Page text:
which holds for all x and z.[4] The dual of the dual norm is the original norm: we have ${\displaystyle \|x\|_{**}=\|x\|}$  for all x. (This need not hold in infinite-dimensional vector spaces.)

The dual of the Euclidean norm is the Euclidean norm, since

${\displaystyle \sup\{z^{\intercal }x\;|\;\|x\|_{2}\leq 1\}=\|z\|_{2}.}$

(This follows from the Cauchy–Schwarz inequality; for nonzero z, the value of x that maximises ${\displaystyle z^{\intercal }x}$  over ${\displaystyle \|x\|_{2}\leq 1}$  is ${\displaystyle {\tfrac {z}{\|z\|_{2}}}}$ .)

The dual of the ${\displaystyle \ell _{\infty }}$ -norm is the ${\displaystyle \ell _{1}}$ -norm:

${\displaystyle \sup\{z^{\intercal }x\;|\;\|x\|_{\infty }\leq 1\}=\sum _{i=1}^{n}|z_{i}|=\|z\|_{1},}$

and the dual of the ${\displaystyle \ell _{1}}$ -norm is the ${\displaystyle \ell _{\infty }}$ -norm.

More generally, Hölder's inequality shows that the dual of the ${\displaystyle \ell _{p}}$ -norm is the ${\displaystyle \ell _{q}}$ -norm, where, q satisfies ${\displaystyle {\tfrac {1}{p}}+{\tfrac {1}{q}}=1}$ , i.e., ${\displaystyle q={\tfrac {p}{p-1}}.}$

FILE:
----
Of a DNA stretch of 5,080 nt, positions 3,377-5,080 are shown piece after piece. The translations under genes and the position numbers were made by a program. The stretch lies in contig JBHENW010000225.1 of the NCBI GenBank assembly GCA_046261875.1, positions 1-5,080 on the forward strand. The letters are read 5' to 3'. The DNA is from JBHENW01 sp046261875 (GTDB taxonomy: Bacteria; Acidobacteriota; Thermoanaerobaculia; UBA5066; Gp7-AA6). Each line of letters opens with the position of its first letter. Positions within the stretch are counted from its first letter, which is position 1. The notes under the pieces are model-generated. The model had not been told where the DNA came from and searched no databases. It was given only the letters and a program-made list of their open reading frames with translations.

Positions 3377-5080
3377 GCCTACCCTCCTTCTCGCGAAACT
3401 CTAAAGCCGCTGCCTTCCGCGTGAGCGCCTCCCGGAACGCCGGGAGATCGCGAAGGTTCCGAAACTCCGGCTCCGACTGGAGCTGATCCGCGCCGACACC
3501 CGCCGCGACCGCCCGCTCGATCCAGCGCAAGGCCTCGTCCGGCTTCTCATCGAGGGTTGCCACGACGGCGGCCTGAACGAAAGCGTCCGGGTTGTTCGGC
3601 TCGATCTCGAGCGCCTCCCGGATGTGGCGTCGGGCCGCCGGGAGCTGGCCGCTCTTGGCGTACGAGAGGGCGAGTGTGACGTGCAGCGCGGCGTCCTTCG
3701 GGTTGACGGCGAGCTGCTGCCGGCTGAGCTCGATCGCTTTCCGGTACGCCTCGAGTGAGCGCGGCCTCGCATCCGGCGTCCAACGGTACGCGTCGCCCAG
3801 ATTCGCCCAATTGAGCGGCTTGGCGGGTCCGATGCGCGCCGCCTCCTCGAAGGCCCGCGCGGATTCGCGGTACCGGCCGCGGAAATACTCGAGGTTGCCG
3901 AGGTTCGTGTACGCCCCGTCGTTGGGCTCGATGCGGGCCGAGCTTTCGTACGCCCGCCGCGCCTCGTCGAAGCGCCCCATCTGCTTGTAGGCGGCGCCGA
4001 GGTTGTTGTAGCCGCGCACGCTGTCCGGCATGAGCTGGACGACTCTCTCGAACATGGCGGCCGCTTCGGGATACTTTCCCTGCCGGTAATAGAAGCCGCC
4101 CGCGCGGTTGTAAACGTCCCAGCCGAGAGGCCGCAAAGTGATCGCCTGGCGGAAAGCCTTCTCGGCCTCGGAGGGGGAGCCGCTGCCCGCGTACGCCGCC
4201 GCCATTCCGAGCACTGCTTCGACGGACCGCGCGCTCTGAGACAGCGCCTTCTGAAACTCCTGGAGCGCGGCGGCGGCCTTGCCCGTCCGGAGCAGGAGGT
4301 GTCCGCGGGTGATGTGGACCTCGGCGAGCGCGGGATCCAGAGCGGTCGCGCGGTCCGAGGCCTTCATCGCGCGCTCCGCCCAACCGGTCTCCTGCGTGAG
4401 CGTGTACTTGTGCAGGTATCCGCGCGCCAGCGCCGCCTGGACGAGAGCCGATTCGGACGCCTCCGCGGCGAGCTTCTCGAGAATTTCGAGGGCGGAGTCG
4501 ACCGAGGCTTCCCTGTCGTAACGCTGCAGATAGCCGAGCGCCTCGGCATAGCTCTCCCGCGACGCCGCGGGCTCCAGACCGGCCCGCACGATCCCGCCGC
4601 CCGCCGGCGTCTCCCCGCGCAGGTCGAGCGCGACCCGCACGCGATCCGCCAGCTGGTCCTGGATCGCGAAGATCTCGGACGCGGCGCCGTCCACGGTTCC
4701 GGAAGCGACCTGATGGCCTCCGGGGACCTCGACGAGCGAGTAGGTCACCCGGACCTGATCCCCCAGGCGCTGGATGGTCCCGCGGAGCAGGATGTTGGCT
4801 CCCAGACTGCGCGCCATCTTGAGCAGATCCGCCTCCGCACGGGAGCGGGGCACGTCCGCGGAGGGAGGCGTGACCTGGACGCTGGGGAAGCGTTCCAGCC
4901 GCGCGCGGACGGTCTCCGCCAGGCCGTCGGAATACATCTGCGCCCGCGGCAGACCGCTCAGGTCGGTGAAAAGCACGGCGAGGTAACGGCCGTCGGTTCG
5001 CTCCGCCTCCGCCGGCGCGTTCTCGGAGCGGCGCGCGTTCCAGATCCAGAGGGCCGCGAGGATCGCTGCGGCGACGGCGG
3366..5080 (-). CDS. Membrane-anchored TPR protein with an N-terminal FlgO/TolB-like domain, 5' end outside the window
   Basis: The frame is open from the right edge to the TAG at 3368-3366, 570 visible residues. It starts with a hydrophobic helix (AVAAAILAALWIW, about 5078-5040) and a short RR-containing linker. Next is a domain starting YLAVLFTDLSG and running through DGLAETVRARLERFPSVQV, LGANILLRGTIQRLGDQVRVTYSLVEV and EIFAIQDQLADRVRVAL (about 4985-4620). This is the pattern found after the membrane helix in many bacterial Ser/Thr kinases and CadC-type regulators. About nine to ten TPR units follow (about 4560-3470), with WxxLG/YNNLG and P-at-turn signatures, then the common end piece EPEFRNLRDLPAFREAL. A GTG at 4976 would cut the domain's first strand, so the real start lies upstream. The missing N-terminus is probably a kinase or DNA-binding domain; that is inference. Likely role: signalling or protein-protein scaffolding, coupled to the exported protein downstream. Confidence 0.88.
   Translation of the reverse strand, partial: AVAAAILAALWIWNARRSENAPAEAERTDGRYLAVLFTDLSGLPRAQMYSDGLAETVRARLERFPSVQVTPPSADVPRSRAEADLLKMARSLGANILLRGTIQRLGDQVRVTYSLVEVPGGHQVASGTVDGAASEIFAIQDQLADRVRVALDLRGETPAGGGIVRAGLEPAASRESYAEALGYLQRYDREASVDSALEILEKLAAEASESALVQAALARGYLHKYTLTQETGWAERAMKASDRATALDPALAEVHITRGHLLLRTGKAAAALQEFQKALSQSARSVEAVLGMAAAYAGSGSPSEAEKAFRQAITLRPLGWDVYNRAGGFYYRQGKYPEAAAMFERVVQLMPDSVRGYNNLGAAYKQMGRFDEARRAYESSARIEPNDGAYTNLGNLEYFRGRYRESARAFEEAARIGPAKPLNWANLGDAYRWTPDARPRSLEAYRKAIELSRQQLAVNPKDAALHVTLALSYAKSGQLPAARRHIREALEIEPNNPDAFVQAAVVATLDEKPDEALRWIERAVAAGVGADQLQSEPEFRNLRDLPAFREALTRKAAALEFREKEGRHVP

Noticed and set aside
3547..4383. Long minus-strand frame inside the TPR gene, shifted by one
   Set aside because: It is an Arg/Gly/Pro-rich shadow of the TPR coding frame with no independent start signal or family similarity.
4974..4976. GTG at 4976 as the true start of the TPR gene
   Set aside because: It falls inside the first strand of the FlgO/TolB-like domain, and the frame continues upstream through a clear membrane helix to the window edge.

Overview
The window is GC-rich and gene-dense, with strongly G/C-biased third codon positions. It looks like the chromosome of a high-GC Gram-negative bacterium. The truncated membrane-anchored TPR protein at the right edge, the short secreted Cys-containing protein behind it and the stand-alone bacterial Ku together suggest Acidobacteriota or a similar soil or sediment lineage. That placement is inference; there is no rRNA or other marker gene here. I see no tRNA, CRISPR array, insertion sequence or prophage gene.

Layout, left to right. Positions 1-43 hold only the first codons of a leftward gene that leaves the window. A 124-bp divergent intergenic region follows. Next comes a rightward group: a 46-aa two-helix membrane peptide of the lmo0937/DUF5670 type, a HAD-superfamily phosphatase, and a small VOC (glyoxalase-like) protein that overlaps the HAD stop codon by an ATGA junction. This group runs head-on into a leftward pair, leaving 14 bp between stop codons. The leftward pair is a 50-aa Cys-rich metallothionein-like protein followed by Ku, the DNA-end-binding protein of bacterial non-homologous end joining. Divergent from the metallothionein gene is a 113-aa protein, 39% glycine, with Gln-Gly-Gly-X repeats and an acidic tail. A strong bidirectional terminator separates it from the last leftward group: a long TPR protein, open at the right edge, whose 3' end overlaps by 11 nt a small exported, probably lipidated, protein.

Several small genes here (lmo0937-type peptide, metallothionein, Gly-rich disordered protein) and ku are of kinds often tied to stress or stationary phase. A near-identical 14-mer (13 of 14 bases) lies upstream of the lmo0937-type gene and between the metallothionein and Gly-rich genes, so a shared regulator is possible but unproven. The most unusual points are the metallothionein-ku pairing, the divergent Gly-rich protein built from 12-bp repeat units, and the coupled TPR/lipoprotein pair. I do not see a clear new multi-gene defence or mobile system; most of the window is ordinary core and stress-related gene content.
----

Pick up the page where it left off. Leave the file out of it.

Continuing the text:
As another example, consider the ${\displaystyle \ell _{2}}$ - or spectral norm on ${\displaystyle \mathbb {R} ^{m\times n}}$ . The associated dual norm is

${\displaystyle \|Z\|_{2*}=\sup\{\mathrm {\bf {tr}} (Z^{\intercal }X)|\|X\|_{2}\leq 1\},}$

which turns out to be the sum of the singular values,

${\displaystyle \|Z\|_{2*}=\sigma _{1}(Z)+\cdots +\sigma _{r}(Z)=\mathrm {\bf {tr}} ({\sqrt {Z^{\intercal }Z}}),}$

where ${\displaystyle r=\mathrm {\bf {rank}} Z.}$  This norm is sometimes called the nuclear norm.[5]

## Examples

### Dual norm for matrices

The Frobenius norm defined by

${\displaystyle \|A\|_{\text{F}}={\sqrt {\sum _{i=1}^{m}\sum _{j=1}^{n}\left|a_{ij}\right|^{2}}}={\sqrt {\operatorname {trace} (A^{*}A)}}={\sqrt {\sum _{i=1}^{\min\{m,n\}}\sigma _{i}^{2}}}}$

is self-dual, i.e., its dual norm is ${\displaystyle \|\cdot \|'_{\text{F}}=\|\cdot \|_{\text{F}}.}$

The spectral norm, a special case of the induced norm when ${\displaystyle p=2}$ , is defined by the maximum singular values of a matrix, i.e.,

${\displaystyle \|A\|_{2}=\sigma _{\max }(A),}$

has the nuclear norm as its dual norm, which is defined by

${\displaystyle \|B\|'_{2}=\sum _{i}\sigma _{i}(B),}$

for any matrix ${\displaystyle B}$  where ${\displaystyle \sigma _{i}(B)}$  denote the singular values[citation needed].

## Some basic results about the operator norm

More generally, let ${\displaystyle X}$  and ${\displaystyle Y}$  be topological vector spaces, and ${\displaystyle L(X,Y)}$ [6] be the collection of all bounded linear mappings (or operators) of ${\displaystyle X}$  into ${\displaystyle Y}$ . In the case where ${\displaystyle X}$  and ${\displaystyle Y}$  are normed vector spaces, ${\displaystyle L(X,Y)}$  can be normed in a natural way.

Theorem 1. Let ${\displaystyle X}$  and ${\displaystyle Y}$  be normed spaces, and associate to each ${\displaystyle f\in L(X,Y)}$  the number: